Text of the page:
Thinking of Moving in With Your Child? 9 Questions to Ask

AdobeStock_47549916-193x300By Lynda Lee Arnold

Are you thinking of moving close to your child’s home? Close…as in an in-law apartment or addition?

Many people in their later years decide to downsize and give money to an adult child for building an addition onto the child’s home.

Sounds like a good plan, right? Your child can more easily take care of you as your needs change with time. You can count on care, they can count on you being cared for. And they won’t have to travel to help you out.

Although contributing money for this type of arrangement isn’t for everyone, in many cases, it’s the perfect solution. And it’s even more successful if there is a written life use agreement or caregiver contract that spells out all the details.

Why is an agreement necessary?

I know a legal document between you and your child is not a pleasant thing to think about. But it’s a matter of protection. Consider the consequences of the answers to these questions:

  • What happens if your child must sell their home and relocate?
  • What happens if you decide you would like to move to an assisted living facility and need some money back from the child to pay rent?
  • What happens if you have a falling out with your child?
  • What happens if your child divorces?
  • What happens to your interest in the child’s home when you die or your child dies?
  • Could your child evict you?
  • Is the money you have given the child a gift?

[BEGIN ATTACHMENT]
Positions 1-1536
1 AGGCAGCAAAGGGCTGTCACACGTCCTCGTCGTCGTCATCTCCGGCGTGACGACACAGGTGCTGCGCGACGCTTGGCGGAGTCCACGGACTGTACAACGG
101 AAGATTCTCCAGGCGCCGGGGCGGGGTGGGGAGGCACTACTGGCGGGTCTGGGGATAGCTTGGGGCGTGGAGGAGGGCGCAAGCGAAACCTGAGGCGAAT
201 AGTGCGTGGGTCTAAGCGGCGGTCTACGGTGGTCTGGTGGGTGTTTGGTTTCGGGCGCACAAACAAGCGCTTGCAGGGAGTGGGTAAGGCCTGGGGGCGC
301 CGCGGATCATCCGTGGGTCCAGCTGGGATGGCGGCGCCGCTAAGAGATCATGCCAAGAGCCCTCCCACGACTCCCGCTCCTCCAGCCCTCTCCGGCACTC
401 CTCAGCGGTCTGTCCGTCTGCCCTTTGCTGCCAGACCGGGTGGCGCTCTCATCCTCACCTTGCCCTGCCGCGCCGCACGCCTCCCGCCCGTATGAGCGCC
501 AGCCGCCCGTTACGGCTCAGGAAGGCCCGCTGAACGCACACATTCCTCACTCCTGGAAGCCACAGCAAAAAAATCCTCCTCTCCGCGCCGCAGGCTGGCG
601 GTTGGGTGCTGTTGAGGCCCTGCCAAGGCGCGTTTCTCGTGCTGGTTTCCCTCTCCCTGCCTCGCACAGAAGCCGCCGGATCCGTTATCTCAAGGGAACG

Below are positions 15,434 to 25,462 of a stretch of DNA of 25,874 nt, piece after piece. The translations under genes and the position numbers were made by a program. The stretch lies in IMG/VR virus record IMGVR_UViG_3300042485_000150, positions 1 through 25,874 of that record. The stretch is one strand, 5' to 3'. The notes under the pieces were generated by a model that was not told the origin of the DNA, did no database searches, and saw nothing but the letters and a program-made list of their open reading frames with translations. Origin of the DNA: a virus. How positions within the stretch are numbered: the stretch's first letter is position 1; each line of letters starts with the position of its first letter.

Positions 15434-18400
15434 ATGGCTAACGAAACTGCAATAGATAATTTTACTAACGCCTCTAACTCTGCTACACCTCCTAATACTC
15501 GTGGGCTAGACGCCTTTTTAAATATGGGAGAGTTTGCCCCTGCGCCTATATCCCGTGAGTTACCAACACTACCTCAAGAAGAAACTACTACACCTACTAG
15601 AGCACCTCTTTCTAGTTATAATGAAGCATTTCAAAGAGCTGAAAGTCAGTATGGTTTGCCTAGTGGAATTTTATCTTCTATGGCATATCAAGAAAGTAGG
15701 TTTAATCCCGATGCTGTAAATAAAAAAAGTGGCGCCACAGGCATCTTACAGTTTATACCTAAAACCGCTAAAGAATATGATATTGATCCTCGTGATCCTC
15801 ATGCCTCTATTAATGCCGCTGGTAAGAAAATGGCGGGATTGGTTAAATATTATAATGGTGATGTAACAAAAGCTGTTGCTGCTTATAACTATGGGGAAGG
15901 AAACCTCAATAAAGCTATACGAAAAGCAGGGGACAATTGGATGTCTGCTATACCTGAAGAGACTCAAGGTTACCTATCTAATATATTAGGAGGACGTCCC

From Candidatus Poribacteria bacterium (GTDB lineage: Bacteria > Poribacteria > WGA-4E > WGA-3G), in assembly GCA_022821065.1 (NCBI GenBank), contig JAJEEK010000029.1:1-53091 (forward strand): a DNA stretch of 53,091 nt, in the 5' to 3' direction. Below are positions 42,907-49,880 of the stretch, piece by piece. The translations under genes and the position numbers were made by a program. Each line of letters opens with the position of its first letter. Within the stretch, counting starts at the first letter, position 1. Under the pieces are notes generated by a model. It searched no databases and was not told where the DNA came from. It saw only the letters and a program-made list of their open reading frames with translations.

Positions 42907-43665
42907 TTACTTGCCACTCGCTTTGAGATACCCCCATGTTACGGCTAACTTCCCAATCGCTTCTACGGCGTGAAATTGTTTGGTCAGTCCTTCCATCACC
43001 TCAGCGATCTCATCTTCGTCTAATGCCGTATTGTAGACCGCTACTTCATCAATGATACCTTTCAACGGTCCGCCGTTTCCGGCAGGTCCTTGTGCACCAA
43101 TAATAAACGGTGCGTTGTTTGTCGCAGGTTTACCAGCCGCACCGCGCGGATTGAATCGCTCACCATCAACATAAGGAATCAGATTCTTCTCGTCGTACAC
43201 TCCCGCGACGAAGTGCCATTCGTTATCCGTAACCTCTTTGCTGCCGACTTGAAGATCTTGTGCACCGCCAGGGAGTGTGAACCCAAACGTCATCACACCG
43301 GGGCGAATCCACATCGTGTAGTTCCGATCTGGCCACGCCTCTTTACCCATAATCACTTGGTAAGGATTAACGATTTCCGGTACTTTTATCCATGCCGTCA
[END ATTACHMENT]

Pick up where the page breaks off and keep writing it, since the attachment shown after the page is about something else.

• Will the money given to the child be considered an advance of the child’s inheritance?
  • Will gifted money create issues down the road if you need long term care in a skilled nursing facility?

All of these questions can be answered and resolved by having a formal written agreement with your child.  The agreement would outline

  1. your ownership interest, if any
  2. what your contributions to expenses will be
  3. what would happen if either party needed to change the arrangement

Many of my clients have life use and caregiver agreements, and they are enjoying their lives amongst children and grandchildren. And they are protected.

If you are considering paying for or contributing to your child building an addition onto their home for you, be sure to do it right – for everyone involved. Give us a call, as Connecticut elder law and estate planning attorneys, we can help you put it all in writing.

 

Related Information:

You Can Get Paid to Care for Someone Living with You

Can I get Paid to Take Care of My Parents?

How Transfers Affect Medicaid Eligibility

 

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